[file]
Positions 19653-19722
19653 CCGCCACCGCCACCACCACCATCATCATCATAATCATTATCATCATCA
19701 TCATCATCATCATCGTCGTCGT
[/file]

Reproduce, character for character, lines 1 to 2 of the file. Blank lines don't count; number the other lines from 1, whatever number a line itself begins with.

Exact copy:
Positions 19653-19722
19653 CCGCCACCGCCACCACCACCATCATCATCATAATCATTATCATCATCA